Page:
Photo Credit: David Cohen/Flash90
Haredi fathers with their children, May 12, 2020.

A study of Israel’s National Economic Council that advises the Prime Minister and the Government on economic issues and assists in formulating socioeconomic policy, this week presented for the first time a long-term demographic forecast that’s binding for all government ministries and shows the government prefers the development of the Southern District over the Haifa District; sees a critical need for the Metropolitan Tel Aviv subway project; and has no plans to hinder the doubling of Jewish residents in Judea and Samaria, The Marker reported on Monday (מספר החרדים יוכפל, הפקקים יחריפו והנגב לא יהיה שומם: המסמך שחושף — כך תיראה ישראל ב-2050).

Also: the Council estimates a dramatic jump in the size of the Haredi population, especially in the Southern District. The Haredi population in the south is expected to multiply almost fivefold, from 139,000 in 2021 to 616,000 in 2050 – depending on the establishment of the Haredi city of Kasif at the Tel Arad junction of Highways 80 and 31. But even if Kasif does not fully realize its potential because of opposition to the project, the Haredi population will increase following investments in the new neighborhoods in Kiryat Gat and land acquisitions by Haredi investors for future neighborhoods in Dimona and Yeruham.


The share of the Haredim in the population in the Northern District will increase at an even faster rate – sevenfold, to be exact, but their overall number will be lower – 384,000 Haredim.

Still, the Jerusalem District, which includes Beit Shemesh, is expected to remain the beating heart of the Haredi public, with their number growing from 360,000 to 915,000.

The most densely populated district in the country in 2050 will continue to be the Central District, which currently has about 2.3 million inhabitants, and by 2050 will grow to about 3.7 million. The Tel Aviv District will also continue to grow, from 1.48 million residents today to 2.26 million in 2050. Altogether, more than 5.7 million residents will live in the Tel Aviv and Central metropolitan areas: about 37% of the projected population of Israel.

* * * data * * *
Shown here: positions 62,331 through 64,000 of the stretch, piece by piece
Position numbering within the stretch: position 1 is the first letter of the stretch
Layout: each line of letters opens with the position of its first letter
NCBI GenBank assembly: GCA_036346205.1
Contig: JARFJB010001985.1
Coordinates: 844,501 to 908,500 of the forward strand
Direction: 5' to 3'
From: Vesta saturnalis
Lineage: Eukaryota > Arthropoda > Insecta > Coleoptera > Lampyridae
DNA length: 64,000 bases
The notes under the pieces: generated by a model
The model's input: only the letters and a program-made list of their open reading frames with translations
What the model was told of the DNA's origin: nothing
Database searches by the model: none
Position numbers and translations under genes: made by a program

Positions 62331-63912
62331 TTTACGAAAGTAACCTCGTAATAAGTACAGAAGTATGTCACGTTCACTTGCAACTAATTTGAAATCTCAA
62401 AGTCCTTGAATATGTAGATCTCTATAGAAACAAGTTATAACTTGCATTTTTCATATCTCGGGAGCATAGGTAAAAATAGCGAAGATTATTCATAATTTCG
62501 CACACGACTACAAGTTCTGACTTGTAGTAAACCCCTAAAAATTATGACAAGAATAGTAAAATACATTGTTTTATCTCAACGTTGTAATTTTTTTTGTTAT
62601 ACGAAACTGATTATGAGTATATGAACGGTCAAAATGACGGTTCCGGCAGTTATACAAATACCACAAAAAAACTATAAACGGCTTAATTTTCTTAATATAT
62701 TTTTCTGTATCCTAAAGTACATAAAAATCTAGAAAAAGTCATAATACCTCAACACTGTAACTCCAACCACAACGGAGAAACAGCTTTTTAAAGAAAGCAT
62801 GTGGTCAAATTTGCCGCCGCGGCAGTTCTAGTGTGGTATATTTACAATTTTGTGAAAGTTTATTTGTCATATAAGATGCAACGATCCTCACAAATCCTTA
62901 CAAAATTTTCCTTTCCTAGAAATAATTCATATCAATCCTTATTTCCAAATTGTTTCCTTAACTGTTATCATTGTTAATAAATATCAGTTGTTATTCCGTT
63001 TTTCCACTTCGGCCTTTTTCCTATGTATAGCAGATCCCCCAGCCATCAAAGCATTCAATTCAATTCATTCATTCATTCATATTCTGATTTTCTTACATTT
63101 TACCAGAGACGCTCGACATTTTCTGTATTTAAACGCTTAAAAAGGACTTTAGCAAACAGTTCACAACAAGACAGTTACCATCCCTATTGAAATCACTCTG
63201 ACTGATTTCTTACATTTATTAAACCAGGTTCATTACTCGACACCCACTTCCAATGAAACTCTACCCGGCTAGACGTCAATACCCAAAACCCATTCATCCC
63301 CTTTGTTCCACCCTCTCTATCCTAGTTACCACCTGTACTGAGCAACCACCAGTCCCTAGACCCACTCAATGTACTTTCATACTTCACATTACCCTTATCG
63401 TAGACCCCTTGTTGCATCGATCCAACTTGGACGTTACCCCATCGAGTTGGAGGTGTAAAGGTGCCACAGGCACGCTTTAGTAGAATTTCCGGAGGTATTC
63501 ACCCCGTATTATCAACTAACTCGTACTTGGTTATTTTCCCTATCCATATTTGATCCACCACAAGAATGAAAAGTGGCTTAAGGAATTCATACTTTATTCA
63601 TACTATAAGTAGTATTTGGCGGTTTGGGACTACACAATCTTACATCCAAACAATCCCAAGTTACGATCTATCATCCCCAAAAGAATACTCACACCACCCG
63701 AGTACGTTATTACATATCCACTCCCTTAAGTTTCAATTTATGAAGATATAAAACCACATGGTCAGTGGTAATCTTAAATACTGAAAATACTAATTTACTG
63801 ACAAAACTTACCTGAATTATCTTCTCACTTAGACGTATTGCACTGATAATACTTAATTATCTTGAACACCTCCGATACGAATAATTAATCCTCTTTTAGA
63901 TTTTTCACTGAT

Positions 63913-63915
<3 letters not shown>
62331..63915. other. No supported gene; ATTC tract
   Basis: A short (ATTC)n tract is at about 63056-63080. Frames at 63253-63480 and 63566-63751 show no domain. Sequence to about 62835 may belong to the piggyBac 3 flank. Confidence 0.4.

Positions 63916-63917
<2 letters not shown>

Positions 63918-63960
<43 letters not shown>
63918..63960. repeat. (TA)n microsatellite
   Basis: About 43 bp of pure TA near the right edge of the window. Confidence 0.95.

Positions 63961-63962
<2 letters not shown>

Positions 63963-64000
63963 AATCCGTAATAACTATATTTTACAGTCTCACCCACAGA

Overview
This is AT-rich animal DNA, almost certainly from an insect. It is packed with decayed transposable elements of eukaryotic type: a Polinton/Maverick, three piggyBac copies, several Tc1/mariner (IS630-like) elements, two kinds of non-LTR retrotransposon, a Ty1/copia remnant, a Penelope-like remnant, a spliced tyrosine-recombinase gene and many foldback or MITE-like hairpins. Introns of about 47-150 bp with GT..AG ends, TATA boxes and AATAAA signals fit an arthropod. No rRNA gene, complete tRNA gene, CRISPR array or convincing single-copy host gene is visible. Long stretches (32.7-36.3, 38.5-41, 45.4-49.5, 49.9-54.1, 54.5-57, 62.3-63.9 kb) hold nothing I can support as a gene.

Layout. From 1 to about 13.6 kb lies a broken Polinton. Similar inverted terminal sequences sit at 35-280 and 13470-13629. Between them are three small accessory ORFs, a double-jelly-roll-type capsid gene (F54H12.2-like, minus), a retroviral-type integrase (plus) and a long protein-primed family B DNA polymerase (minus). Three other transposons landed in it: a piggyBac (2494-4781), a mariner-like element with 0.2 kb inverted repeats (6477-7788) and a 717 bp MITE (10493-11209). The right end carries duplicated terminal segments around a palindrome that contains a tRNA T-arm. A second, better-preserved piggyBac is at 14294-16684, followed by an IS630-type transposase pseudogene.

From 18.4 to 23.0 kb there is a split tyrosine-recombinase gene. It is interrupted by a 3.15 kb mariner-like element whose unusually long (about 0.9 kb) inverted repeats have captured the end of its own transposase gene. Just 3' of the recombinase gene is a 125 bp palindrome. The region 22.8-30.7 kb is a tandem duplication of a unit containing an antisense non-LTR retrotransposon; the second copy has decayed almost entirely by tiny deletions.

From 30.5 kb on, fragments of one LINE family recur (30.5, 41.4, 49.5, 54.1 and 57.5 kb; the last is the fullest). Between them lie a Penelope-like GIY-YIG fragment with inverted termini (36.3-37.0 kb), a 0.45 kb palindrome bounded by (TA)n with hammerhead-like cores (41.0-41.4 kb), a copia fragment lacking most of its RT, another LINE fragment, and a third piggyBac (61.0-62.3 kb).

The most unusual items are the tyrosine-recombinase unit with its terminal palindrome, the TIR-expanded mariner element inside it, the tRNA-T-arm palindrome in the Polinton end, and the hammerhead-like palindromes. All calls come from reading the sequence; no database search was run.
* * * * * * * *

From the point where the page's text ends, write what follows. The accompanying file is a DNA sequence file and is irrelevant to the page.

The clear conclusion for government ministries is, first of all, the urgent need to deal with traffic jams and the collapse of transport infrastructure – not in 2050 but yesterday, and to push at a much higher rate urban renewal complexes in the center of the country, especially in the ring outside Tel Aviv, Ramat Gan, Kiryat Ono, and Givatayim, to produce an infrastructure that’s suitable for the expected growth.

The forecast predicts that in the next three decades the Jewish population in Judea and Samaria will double, from 458,000 today to 1.1 million in 2050. However, the National Economic Council believes that if government measures in the coming years are in line with the Planning Director’s strategic housing plan, without political pressure, demographic growth in the territories could be significantly reduced to only 866,000 Jewish residents. This depends entirely on promoting new Haredi neighborhoods in the Southern and Central Districts.

If the government reaches agreements with the Haredi public on housing solutions within the Green Line, then towns like Beitar Illit and Modi’in Illit would not gain momentum. If the government holds back on alternative cheap housing solutions for Haredim, the Haredi settlements in Judea and Samaria will grow at an accelerated pace, resulting in more than half a million Haredim living in the liberated territories.

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